Meet new NCF President, Nell Jefferson Fredericksen

If you have shown off your favorite Nature Camp t-shirt design, been warmed up by a delicious meal at a Service Weekend, looked for friends and memories in the Afterglow, or enjoyed a jewelry or herpetology class at Adult Session – chances are you have been touched by Nell Jefferson Fredericksen. The insatiably curious scientist-artist-cook-teacher has played so many roles in the Nature Camp community that even she has to work to remember them all, and she now brings her multiple talents, and forty-three-year passion for camp, to the position of President of the Nature Camp Foundation.

Nell first came to know Camp through her mother’s garden club in Danville. A scholarship recipient, she attended Fourth Session for the first time at age 11. When she arrived for her first Camp session, she was not yet a “reptile nerd”. In fact, she was not thrilled to find herself stuck with herpetology as a major class. During the class sign-up, which was at that time a mad rush, first-come, first-served system, she was at the nurse for allergy medicine. When she returned to the L.S., herps were the only open option remaining. On the first major class day, she and a gaggle of boys clustered around a cage in the education building. Unable to see, she circled to the back and instructor George Tolley handed her Henrietta, a pine snake (“a beautiful, beautiful snake,” she remembers) – and thus her lifelong love of all things herpetological was born. Many of us have a mental image of Nell delivering an impromptu lecture outside the bunkhouse with a snake wrapped around her arm or a salamander on her palm. She currently teaches for four Master Naturalist chapters and is an adjunct instructor at Ferrum College. Thank you, Henrietta!

From this auspicious start, Nell became an 8-year camper and worked five years as a counselor. Nell taught everything from astronomy to entomology and of course… herpetology. She remembers with fondness her stint as canteen operator (and appreciates a few lessons in home brewing she learned from then-caretaker Sam Lavender in the back room of the canteen).

As it has for so many people, Camp became like family for Nell. She found herself transformed by the chance to be smart without social backlash, to get muddy and messy, and above all bond with a cohort of likeminded people in what she terms her “awkward years.” The association of Camp and family gained an added poignancy when she lost her father to cancer at 16. When she arrived that summer, she heard Colonel Reeves summon her with his typically gruff voice: “Jefferson, get in here!” When she entered the staff house, she got the warm, loving bear hug she needed. Colonel’s deep kindness and concern for her in that moment stands out in sharp relief in her memory.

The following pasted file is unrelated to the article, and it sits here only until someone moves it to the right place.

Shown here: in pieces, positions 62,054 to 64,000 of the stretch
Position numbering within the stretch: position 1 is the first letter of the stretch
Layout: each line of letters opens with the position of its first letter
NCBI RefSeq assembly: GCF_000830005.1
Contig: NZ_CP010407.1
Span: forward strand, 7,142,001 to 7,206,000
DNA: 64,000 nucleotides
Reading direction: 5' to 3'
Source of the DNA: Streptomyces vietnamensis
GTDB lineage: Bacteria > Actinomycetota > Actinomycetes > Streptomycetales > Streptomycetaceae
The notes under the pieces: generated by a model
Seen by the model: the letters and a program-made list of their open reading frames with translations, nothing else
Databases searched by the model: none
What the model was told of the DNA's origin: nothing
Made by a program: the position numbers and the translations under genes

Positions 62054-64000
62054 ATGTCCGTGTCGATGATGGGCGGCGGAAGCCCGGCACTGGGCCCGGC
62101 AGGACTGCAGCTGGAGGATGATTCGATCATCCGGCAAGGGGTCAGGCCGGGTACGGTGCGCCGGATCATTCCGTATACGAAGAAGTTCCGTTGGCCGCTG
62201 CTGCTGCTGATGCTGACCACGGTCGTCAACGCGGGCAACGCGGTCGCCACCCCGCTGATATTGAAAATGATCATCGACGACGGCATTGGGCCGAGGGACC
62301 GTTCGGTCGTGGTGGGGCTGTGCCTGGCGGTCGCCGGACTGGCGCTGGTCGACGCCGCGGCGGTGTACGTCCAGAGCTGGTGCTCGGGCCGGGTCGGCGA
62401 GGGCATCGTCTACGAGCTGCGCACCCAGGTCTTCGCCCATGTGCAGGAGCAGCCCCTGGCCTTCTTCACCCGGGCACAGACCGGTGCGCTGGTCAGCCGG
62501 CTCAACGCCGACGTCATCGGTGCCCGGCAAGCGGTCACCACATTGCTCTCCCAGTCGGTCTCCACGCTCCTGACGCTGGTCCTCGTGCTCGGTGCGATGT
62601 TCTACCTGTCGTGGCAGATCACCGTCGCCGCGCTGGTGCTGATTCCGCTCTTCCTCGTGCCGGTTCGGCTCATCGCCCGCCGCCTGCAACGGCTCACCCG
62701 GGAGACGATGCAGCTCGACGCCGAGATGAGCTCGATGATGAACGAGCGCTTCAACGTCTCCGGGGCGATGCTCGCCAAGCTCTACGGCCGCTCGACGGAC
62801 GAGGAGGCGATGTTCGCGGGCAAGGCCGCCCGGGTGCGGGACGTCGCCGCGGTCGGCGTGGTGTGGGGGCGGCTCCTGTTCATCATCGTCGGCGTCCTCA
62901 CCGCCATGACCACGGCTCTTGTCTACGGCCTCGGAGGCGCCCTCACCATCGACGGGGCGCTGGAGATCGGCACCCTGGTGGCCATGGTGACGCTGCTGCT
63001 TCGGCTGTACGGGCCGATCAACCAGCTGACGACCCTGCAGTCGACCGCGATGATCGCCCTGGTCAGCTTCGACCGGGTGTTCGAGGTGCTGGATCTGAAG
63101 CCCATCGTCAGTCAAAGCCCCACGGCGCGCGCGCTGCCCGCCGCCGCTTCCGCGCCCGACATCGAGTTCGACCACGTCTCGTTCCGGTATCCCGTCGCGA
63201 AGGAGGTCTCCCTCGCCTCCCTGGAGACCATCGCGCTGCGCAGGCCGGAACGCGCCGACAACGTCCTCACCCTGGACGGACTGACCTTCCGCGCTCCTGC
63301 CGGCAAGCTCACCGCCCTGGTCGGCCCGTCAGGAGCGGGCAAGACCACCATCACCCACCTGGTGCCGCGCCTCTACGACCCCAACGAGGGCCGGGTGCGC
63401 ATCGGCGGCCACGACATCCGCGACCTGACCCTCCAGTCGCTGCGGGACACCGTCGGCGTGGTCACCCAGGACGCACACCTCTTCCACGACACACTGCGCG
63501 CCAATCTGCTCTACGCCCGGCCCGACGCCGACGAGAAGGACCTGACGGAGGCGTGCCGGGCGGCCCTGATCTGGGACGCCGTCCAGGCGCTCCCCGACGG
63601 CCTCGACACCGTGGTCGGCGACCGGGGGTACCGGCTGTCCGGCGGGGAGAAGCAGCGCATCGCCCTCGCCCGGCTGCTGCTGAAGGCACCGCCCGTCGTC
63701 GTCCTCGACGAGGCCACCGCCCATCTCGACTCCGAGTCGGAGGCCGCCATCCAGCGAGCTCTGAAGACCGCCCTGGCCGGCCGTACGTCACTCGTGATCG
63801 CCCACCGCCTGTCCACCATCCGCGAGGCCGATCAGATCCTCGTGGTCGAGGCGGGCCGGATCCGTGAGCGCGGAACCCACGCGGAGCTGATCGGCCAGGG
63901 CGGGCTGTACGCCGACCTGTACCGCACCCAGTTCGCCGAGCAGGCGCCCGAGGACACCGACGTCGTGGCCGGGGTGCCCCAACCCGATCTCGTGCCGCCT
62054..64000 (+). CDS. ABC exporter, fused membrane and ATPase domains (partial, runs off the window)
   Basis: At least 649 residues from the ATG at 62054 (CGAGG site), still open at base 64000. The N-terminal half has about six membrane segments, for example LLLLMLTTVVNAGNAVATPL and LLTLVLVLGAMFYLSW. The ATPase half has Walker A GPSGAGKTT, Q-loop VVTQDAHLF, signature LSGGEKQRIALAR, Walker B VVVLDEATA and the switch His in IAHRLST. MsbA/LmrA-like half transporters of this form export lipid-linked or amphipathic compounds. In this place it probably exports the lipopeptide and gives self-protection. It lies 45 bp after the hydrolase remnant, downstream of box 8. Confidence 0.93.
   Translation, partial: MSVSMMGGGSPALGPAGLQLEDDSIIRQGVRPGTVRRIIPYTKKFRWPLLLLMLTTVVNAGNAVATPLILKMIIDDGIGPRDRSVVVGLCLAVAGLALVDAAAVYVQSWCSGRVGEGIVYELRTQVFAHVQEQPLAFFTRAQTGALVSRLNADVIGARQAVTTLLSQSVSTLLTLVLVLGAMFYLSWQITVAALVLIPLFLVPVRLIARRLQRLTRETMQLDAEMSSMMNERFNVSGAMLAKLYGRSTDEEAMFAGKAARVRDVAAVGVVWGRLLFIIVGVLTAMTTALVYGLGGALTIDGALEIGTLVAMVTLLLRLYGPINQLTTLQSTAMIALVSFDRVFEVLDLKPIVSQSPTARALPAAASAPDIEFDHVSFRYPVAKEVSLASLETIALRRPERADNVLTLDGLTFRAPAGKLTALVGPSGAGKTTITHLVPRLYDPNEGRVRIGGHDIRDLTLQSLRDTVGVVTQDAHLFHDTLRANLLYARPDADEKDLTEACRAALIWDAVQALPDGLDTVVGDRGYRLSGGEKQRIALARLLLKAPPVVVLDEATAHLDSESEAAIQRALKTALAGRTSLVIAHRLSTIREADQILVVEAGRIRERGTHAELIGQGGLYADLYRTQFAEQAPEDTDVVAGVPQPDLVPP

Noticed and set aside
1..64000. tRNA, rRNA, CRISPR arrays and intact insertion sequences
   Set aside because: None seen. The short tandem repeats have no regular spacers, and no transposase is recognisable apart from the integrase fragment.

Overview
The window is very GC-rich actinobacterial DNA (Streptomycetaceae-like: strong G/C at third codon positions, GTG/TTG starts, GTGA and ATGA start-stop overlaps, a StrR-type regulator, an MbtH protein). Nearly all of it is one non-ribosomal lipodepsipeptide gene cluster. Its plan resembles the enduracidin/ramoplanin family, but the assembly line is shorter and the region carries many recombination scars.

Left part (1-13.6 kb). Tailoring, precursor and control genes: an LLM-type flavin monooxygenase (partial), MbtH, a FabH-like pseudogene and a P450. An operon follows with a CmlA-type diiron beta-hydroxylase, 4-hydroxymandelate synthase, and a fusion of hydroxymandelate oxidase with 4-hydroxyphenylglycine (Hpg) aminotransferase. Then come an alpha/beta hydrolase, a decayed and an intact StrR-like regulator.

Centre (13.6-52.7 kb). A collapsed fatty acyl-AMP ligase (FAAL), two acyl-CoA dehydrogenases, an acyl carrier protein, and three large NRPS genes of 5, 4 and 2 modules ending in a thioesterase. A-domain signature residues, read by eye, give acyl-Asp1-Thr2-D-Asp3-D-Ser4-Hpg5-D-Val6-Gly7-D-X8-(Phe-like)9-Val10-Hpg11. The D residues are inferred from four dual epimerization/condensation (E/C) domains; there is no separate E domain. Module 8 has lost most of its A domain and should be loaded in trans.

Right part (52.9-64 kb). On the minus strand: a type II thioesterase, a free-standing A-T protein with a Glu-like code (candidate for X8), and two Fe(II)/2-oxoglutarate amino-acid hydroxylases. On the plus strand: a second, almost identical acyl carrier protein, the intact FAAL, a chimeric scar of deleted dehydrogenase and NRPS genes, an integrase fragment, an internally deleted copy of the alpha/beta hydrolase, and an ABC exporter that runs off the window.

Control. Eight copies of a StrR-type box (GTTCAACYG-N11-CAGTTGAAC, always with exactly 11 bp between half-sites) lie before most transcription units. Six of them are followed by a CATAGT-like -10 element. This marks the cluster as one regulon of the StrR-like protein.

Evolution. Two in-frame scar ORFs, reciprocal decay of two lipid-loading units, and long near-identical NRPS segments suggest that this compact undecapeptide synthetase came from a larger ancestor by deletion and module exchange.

While most camp alumni share this sense that camp “is family,” not everyone can say that they’ve actually formed a family of their own from Camp; Nell can. Her husband, Todd Fredericksen, came to Camp to teach archaeology the summer after he graduated from the Virginia Military Institute. In Nell’s own words, she “chased him and got him,” and their marriage followed a few years later.

Nell attended Randolph-Macon Women’s College, majoring in Biology and minoring in Chemistry. Her master’s study at Virginia Tech involved reptile physiology (energy expenditure in skink tail regeneration, which she insists “is too geeky for this article”), and she was headed to veterinary school with a research assistantship when her life took an unexpected turn.

A few months before she was to start her vet program, Nell enrolled in some art classes at a local community college, taking metalsmithing, pottery, and stained glass. The classes tapped a well of talent and curiosity. When her graduate advisor called two weeks before the semester began with the news that her funding had evaporated, Nell immersed herself in her new passion instead and became an artist.